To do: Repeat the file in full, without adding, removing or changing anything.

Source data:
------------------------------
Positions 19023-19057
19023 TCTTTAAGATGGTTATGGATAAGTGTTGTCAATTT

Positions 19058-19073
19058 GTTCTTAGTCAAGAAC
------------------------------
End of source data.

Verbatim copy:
Positions 19023-19057
19023 TCTTTAAGATGGTTATGGATAAGTGTTGTCAATTT

Positions 19058-19073
19058 GTTCTTAGTCAAGAAC